I’ve spent quality time with at least one of my friends every day for the past five days, and you know what?
I’ve slept better than ever. Not the “exhausted and drained from being around people” kind of sleep, either. Good, restful sleep that has me waking up feeling refreshed instead of grouchy. Well, maybe a little grouchy.
I’ve been more in control of my thoughts and emotions instead of being ruled by them. Yeah, anxiety has still been present, but I’m more aware of what’s causing it and able to reframe it instead of letting it dictate my day. I can see it with a clear heart.
I’ve been more grateful. For the big stuff and the little stuff. Not in a cheesy “I’m grateful for this bread and the sustenance it gives my body” kind of way (but kudos to you if you’ve mastered that discipline), but naturally grateful and looking for the good in all my circumstances.
I’ve laughed so much more. Real laughter. With my friends, by myself, at the tv. As someone who struggles to freely express genuine emotions out loud, it’s a big deal for me.
I’ve cried more. Happy tears, sad tears, alone tears and public tears. The kind of tears that are more refreshing than they are a pit of sorrow, you know what I mean? Cathartic tears.
I’ve felt heard and understood instead of dismissed and irrelevant. The kind of heard that says my opinions and thoughts are valid and appreciated rather than a burden or white noise.
I’ve felt seen rather than forgotten. Like I’m not only welcomed to the table, but I’m filling a unique space where only I can fit because of who I am, not what I can offer.
It hasn’t always been like this. I know some of you were quick to read through that and remark on how nice it must be to have good friends who make you feel that way, but not everyone is that lucky. And you probably did it with a little snark in your voice. I get it. If I had read that a year ago, or five years ago, or ten years ago, I would have done the same thing. But the difference between the past five days versus a year ago, five years ago, or ten years ago isn’t my friend group. It’s me. I used to see my community as draining and hard, because I can be shy and it’s easier to let fear overpower courage. It is easier to hide in my house or behind a manufactured version of myself than to get real. It is easier to assume no one is trustworthy after being hurt than it is to rebuild relationships. And when all those easiers took over, it became natural live life by myself. To cling to independence as a defense mechanism, while at the same time looking around feeling a little left out because everyone else seemed to be having more fun than me. They didn’t seem as burdened as I felt. And I realized that if I didn’t want to be lonely, if I wanted to be part of a community like the people I saw around me, I had to change myself and the way I viewed people. I continuously have to fight the habit that says to sit back and wait for an invitation from someone else, or a text from someone else, or for someone else to plan the party. I’m not saying you have to everything (I have to fight against that too), but it’s also not embarrassing or weird to be the one initiating friendship. And if we’re all waiting around for someone else to initiate, aren’t we all just going to be sitting in loneliness?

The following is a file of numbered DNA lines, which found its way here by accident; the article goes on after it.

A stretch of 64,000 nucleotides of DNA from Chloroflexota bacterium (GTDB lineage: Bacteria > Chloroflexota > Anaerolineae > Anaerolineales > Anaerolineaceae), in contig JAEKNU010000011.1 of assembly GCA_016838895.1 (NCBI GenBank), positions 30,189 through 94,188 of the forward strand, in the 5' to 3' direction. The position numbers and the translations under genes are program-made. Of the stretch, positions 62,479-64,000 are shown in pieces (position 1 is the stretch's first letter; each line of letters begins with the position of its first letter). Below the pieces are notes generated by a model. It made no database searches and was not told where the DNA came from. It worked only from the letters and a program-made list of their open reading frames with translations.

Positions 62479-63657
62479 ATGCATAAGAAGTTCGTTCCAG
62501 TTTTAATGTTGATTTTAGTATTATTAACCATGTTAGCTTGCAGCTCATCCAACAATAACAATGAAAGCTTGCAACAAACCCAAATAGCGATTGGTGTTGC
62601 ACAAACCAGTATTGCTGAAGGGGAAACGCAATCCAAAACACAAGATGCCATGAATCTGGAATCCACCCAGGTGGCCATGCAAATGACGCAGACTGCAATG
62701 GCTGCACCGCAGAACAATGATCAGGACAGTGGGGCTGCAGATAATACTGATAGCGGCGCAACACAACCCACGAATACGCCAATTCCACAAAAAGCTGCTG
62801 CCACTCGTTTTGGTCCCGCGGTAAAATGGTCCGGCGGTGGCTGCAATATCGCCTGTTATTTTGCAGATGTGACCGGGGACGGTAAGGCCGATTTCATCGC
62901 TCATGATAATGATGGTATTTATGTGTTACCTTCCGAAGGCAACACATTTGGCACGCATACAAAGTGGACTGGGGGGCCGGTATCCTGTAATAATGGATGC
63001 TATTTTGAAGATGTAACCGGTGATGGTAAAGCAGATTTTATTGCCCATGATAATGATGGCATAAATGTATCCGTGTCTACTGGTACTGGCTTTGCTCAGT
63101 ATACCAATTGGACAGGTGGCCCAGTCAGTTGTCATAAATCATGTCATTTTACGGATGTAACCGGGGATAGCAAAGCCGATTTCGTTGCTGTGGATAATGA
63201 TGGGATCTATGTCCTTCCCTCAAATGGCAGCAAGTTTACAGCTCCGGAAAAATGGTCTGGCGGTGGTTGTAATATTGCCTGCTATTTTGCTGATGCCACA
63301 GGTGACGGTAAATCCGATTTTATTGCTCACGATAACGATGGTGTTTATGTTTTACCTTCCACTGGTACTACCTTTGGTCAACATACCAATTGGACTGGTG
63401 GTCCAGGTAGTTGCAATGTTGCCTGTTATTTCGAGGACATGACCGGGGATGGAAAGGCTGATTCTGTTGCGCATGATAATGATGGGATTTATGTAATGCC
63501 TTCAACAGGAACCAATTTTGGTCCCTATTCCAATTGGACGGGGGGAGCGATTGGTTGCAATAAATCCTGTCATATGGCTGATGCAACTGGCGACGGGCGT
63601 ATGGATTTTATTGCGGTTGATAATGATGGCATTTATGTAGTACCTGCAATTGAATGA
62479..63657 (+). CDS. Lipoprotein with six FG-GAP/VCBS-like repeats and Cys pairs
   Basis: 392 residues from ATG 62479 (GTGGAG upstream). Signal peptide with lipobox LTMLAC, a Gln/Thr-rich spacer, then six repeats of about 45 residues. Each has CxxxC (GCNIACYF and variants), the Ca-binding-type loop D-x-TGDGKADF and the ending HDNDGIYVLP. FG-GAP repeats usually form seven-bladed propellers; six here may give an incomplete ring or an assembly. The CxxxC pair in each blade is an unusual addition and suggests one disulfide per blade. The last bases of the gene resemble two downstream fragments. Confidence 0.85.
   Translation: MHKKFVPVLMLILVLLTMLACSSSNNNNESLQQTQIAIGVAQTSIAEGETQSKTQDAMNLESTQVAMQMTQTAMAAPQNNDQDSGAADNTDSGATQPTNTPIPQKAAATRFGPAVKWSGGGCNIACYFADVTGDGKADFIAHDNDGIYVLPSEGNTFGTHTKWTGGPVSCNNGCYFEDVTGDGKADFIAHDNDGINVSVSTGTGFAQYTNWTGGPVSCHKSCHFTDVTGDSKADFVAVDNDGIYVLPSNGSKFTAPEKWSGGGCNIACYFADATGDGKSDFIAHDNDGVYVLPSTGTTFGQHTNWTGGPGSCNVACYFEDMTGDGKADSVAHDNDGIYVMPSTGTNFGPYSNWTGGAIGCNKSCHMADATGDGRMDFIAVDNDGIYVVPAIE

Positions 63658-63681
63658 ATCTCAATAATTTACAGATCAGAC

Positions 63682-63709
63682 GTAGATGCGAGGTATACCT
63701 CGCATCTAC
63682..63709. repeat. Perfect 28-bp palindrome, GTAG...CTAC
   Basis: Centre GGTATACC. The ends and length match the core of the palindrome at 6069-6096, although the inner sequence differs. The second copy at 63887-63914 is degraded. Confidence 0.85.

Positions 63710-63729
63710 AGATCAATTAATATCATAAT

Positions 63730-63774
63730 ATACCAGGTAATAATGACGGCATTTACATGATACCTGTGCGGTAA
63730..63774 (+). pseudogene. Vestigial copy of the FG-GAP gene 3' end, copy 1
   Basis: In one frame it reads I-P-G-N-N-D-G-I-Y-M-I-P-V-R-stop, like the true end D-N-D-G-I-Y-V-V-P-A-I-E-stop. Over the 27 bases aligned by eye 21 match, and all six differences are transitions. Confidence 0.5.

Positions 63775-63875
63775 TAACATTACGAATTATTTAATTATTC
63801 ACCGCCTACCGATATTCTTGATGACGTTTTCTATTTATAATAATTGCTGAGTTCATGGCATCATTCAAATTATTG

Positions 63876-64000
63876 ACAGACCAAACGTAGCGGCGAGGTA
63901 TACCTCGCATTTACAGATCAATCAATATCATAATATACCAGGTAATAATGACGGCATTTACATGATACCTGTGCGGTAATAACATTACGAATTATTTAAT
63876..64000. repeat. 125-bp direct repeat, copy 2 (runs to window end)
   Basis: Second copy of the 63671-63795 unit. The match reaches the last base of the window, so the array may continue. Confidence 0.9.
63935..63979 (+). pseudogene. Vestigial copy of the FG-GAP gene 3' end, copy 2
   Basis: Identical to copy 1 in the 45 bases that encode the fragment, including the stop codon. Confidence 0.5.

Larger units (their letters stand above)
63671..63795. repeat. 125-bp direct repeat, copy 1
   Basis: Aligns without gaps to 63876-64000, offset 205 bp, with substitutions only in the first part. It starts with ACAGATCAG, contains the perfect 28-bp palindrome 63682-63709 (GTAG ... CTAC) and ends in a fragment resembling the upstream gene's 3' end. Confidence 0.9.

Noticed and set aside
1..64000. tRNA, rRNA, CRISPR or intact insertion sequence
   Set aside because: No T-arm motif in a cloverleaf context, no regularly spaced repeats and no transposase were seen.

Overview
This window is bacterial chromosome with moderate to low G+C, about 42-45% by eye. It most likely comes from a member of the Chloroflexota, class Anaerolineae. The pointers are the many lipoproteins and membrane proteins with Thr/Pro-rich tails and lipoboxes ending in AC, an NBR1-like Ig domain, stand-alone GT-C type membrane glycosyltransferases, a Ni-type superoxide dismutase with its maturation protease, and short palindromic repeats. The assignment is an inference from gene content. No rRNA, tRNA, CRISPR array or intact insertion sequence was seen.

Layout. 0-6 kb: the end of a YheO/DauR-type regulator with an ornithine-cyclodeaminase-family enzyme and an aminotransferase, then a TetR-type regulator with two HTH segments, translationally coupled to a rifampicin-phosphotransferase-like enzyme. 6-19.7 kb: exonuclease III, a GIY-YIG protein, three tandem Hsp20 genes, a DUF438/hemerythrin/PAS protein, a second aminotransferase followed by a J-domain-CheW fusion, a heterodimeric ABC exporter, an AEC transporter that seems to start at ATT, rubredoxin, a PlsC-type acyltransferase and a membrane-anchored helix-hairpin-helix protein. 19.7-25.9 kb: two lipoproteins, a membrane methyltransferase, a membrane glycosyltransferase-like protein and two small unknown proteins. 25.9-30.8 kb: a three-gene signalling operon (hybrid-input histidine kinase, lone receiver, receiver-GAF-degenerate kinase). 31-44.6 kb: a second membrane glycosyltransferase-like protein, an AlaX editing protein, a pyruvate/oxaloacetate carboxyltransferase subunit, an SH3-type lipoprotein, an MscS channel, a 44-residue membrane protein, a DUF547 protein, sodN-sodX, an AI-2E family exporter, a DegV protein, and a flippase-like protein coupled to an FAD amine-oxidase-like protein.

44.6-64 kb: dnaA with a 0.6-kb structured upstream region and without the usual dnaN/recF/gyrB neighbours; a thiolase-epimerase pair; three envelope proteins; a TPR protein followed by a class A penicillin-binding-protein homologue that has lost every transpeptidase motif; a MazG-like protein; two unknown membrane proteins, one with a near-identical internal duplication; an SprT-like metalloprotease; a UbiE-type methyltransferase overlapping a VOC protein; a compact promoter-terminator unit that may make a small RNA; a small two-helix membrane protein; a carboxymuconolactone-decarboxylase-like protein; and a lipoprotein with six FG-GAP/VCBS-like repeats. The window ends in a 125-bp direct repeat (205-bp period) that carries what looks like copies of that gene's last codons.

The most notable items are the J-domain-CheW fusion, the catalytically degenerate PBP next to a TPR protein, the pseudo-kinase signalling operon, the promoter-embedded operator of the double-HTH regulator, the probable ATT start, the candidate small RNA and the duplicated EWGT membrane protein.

The kicker about being an introvert is we really do need recovery time. That’s not wrong, but the way we’ve been taught to recover is. It’s easy and tempting to believe the lie that says the only recovery when I’ve people-d too hard is alone time. Alone time with Netflix, alone time with Hulu, alone time with anything that doesn’t require my brain and just numbs my senses. If that alone time isn’t intentionally geared toward refilling my soul, I never feel refreshed. I just perpetuate the cycle of exhaustion. But I’m also learning there is sweet recovery that comes from sitting in a circle of my people with no phones and no distractions and just being. Being present, being honest, being available. Free to be fully myself with all my flaws, never excused but always loved.
Continuing to believe the lie that recovery will only come from alone time is just robbing myself of a real, full life. Because real, full lives aren’t lived in isolation.